“The Producers” Gets Music Circus 61st Season Off to a Great Start
“The Producers,” which opened Tuesday night, involves a failed Broadway producer whose most recent show closed on opening night. A passing remark by the low level accountant sent in to audit the books puts the plot in motion. If the producer would have a guaranteed flop, they could bank the investment, close the show and keep the money. They set out to find the worst play, a lousy director and terrible actors. Many complications and much humor ensue, along with lots of great songs and dancing.
“The Producers: the new Mel Brooks Musical,” while being a contemporary show, is based on much earlier material. The 1968 movie, “The Producers,” was Brooks’ first feature film. He developed it into the musical that opened in 2001. According to reports, this was done at the urging of his wife Anne Bancroft and music and movie mogul David Geffen.
The show won a record 12 Tony Awards along with a slew of other theatrical awards. This, along with the casting of Nathan Lane and Matthew Broderick in the lead roles, made “The Producers” one of the all-time hottest tickets on Broadway. During the first run, it took in a record single day ticket sales of over $3 million. When Lane and Broderick reprised their roles later in the run, the show broke that record with a $3.5 million single day sales.
It was not the star casting alone that made the show so popular. The play by Mel Brooks and Thomas Meehan is both endearing and very funny. What else would you expect from Brooks?
What is surprising is how good the music is. Brooks’ music works very well for the action. His lyrics run from poignant to hysterical.
CMT has done their usual first-rate job on casting. Broadway veteran and Music Circus alumni Bob Amaral plays Max Bialystock, the failed producer. This is the character closest to the real Mel Brooks and Amaral fits the role well.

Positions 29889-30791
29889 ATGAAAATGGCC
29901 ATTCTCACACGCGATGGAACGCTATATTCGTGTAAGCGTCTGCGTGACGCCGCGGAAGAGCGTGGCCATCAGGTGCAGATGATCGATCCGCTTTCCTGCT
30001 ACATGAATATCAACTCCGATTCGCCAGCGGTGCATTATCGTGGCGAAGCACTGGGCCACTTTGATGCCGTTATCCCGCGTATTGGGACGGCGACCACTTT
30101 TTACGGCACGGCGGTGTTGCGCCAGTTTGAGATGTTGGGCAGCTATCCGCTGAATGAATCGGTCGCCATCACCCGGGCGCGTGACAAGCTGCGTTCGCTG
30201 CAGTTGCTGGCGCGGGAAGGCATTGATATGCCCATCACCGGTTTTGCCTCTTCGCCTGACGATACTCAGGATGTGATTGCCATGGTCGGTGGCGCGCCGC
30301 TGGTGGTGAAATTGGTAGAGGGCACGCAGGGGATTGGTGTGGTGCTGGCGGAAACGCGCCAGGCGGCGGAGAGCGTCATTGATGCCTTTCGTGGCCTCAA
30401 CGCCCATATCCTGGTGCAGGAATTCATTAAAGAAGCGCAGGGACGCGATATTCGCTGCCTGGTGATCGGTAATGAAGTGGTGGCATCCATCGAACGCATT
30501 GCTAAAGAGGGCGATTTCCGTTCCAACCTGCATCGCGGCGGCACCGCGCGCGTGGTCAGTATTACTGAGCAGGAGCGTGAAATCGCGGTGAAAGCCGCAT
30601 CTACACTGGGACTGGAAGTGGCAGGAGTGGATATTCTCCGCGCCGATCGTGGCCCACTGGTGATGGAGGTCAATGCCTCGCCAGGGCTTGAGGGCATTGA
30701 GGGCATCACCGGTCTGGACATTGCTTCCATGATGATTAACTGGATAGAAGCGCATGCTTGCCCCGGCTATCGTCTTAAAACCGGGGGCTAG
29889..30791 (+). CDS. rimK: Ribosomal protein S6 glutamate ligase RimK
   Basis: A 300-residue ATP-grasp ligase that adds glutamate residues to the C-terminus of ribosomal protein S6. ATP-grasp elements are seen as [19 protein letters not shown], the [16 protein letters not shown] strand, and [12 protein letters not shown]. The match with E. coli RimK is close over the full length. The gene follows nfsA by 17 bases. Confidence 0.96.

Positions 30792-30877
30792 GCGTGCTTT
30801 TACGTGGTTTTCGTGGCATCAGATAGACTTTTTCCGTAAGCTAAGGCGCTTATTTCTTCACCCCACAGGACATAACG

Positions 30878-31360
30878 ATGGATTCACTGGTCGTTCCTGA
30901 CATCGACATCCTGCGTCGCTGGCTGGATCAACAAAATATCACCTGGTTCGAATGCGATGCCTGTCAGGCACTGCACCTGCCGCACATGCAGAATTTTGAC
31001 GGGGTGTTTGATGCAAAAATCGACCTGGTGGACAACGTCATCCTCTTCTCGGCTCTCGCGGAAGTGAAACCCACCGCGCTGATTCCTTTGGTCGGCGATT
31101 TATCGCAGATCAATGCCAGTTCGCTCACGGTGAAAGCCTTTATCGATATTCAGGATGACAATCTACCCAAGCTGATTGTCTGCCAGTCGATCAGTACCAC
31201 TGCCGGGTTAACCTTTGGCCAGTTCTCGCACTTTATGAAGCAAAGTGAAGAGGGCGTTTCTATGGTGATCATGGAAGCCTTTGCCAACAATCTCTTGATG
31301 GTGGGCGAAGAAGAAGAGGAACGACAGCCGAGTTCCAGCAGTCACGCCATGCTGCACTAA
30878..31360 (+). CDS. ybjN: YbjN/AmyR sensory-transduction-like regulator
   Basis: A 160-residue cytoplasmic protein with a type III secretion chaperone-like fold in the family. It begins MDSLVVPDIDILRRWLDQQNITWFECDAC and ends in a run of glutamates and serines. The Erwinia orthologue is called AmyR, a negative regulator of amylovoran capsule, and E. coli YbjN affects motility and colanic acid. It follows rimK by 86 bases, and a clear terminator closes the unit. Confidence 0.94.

Amaral is matched well with Matt Loehr as Leo Bloom, the milquetoast accountant. Loehr, another Broadway veteran – including another role in “The Producers,” has also appeared in several Music Circus productions. He is very good at the physical comedy required for the role. Loehr has a beautiful voice and is featured in several of Brooks’ best songs.
Very popular Music Circus actor Gary Beach plays the role of Roger DeBris, the director, a role he originated on Broadway and performed in the movie version of “The Producers.” To say that Roger DeBris is a flaming queen with a huge ego is a major understatement. The audience ate it up.
Carmen Ghia, Roger’s assistant and lover, is played with equal aplomb by Michael Paternostro. In addition to performing on Broadway in several tours and regionally, Paternostro has performed locally in the Music Circus production of “Funny Girl” and in “Suds” at the Cosmopolitan Cabaret. Paternostro’s Carmen Ghia was another scene stealer.
The audience went crazy for Bill Nolte as Franz Liebkind, the not-so-closeted Nazi playwright and pigeon fancier. Nolte returns to the Music Circus after a long absence. He last appeared in “Jesus Christ Superstar” in 1996.
Sarah Cornell is well cast as Ulla, the stereotypical Swedish blond with the fractured English pronunciation. Her height is perfect; Max and Leo’s eyes meet her at chest height. Cornell is good at the demanding physical comedy. She has a lovely voice and is also featured in several songs.
The ensemble is, as usual, made up of mostly Music Circus veterans. Kim Arnett, Michael D. Jablonski, Matthew J. Kilgore, Ivory McKay, Jeffrey Pew and Matthew Schneider also perform well in supporting roles.
Director Glenn Casale does a great job of staging the action throughout the Wells Fargo Pavilion and gives everyone in the audience good exposure to the action. Casale keeps the action moving along but gives the audience time to enjoy each song.
Production stage manager Craig Horness is in his 16th season with the Music Circus. His assistant stage manager, Katherine Cannon, keep a small army of stagehands changing sets on the run.
Great costumes (Mark Koss) and wigs (Judi Lewin), along with the scenic design by Scott Klier and Jamie Kump, and Martin E. Vreeland’s lighting, create the spectacular visual effect Music Circus audiences have come to expect. Dan Mojica’s choreography puts all of this in motion.
Musical director Dennis Castellano conducts the 16 piece orchestra that produces the beautiful music of the Music Circus.
The 61st season opener has everything expected from the Music Circus. There are lush production values, beautiful music and a good story. In addition, there are beautiful girls and boys in the ensemble dazzling the audience with their dancing. Even the intermission is great fun.
Shows daily through July 17, 2011
Next up "Oliver!" Opening July 19, 2011